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While the jury’s decision in George Zimmerman’s trial may feel like old news by the time your students return to school, the challenge of openly discussing issues of race will persist for educators. The recent news coverage reminded me how one’s life experiences, many of which are impacted by our race, make us who we are and provide a filter for what we see and hear around us. We can fail our students if we aren’t aware of how our vision (and theirs) is affected by who we are and what we’ve known throughout our lives.

As leaders in schools and classrooms, we strive for equity for all of our students; to do so, we must understand how our own race and background experiences impact our perception of the world. The NEA defines cultural competence as “having an awareness of one’s own cultural identity and views about difference, and the ability to learn and build on the varying cultural and community norms of students and their families.”

Luckily, our colleagues on the web offer useful advice to develop our approach to understanding our own culture – be it one of privilege or discrimination or a bit of both – based on our race (as well as our social class, gender, religion, sexual identity, or other personal characteristic).  Honing our cultural competence will ensure that we lead schools and classrooms that support the development of all students. These resources include:

    • Recommendations for leading towards a culturally competent school.
    • A Minneapolis Public Schools kit that guides principals through varying components of culturally competent schools.
    • A great article from Teaching Tolerance about “talking race” among teachers in a school.
    • A super website created by Massachusetts high school students that could jump-start a conversation.
    • Tools and planning templates for confronting issues of equity at your school.

Whether your school is racially homogenous or includes students of various races, all students deserve preparation for a racially integrated world, one in which skin color, stereotypes, and history will – unfortunately – unfairly  impact some students’ opportunities for success and affect how our graduates collaborate with each other. Becoming culturally competent allows us to meet our teachers and students where they are and to foster the mutual awareness, understanding, and appreciation that can brighten our collective future.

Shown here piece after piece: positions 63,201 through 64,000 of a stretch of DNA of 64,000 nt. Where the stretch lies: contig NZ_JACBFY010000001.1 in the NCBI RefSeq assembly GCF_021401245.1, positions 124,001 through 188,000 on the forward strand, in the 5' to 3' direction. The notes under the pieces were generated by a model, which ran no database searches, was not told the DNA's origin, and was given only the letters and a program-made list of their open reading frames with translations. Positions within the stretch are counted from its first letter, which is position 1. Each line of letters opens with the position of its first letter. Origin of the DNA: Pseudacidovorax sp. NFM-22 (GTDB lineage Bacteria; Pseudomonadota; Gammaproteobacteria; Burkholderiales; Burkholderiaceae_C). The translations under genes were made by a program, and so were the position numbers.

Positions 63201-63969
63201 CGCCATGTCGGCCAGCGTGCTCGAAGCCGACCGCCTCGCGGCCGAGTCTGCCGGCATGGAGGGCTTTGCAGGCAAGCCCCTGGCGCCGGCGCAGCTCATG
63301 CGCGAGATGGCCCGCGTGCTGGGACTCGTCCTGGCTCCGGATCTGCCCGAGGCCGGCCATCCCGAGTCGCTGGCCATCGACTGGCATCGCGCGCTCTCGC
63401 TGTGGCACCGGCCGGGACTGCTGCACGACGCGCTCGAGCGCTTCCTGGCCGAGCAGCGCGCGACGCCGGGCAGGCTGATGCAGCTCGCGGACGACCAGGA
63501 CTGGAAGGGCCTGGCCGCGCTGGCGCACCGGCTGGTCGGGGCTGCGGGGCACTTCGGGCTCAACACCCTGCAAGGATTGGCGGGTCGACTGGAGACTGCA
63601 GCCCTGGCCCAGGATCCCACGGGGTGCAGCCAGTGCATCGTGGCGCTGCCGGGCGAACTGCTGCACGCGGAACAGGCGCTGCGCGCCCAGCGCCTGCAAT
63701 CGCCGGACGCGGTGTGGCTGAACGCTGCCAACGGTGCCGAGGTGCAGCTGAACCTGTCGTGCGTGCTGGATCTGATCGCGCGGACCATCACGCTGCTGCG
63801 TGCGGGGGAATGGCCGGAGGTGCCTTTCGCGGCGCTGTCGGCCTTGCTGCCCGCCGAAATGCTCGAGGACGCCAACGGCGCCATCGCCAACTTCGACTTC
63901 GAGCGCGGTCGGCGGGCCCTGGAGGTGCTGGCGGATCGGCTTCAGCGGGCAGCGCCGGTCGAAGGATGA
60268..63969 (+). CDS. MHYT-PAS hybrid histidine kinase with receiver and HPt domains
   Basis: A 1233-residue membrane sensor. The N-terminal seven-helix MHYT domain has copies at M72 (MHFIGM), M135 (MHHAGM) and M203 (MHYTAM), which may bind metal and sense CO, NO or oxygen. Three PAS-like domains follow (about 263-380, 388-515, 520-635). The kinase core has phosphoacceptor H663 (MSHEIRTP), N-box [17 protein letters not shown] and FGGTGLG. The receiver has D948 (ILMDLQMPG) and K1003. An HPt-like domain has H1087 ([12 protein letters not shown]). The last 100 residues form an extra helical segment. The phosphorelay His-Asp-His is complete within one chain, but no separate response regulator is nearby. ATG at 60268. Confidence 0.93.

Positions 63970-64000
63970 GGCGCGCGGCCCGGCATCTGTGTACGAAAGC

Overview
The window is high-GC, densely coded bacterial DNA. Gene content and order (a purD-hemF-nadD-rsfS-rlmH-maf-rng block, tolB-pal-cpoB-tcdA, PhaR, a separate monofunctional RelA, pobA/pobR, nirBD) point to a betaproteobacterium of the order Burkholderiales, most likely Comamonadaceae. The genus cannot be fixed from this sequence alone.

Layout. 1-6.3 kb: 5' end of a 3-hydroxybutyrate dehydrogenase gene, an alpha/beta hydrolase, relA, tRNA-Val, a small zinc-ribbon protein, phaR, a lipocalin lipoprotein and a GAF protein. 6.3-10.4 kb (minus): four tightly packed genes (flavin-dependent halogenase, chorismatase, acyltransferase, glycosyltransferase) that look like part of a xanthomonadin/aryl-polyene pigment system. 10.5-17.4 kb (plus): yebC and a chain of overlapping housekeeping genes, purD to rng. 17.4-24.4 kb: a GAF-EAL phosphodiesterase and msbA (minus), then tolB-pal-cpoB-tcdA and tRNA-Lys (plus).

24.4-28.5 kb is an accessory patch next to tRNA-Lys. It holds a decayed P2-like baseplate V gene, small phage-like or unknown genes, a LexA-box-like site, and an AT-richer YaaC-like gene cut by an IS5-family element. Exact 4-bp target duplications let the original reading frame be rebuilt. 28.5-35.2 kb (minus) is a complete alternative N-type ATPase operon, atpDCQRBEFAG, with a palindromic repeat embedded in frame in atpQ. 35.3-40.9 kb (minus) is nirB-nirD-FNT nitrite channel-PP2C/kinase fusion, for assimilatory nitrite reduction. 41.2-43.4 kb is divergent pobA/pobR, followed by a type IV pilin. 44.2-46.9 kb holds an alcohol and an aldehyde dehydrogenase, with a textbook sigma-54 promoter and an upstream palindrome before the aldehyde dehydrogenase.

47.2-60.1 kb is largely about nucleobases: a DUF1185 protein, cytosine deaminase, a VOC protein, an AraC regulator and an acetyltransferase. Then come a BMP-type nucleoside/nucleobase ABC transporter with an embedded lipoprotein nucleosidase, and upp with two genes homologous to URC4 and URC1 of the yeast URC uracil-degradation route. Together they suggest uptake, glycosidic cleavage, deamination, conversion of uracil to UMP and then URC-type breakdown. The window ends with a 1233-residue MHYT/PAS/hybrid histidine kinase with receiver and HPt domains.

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Special thanks to Guest Blogger Melissa Matarazzo for authoring this post. Follow Melissa on Twitter at @LrngLdr.

Melissa Matarazzo is a Research Fellow at Studer Education and a doctoral candidate in the Harvard Graduate School of Education’s Urban Superintendents Program. Melissa most recently served as the Executive Director for Achievement and Accountability in the Charleston County (SC) School District.  Prior to her work in South Carolina, Melissa served as a middle school principal in the Peabody (MA) Public Schools, and as an 8th grade teacher and assistant principal in the Derry (NH) Cooperative School District. Melissa has served as a supervisor of teacher interns at the College of Charleston, SC and an adjunct instructor at American International College in Springfield, MA.

Our mission at Studer Education is to provide students with a great place to learn, teachers with a great place to teach, and parents with confidence that their children are getting a great education. Visit us online at http://studereducation.com. Studer Education is a division of Studer Group, ranked for the fifth straight year on the Best Small and Medium Workplaces by Great Place to Work® and a recipient of the 2010 Malcolm Baldrige National Quality Award.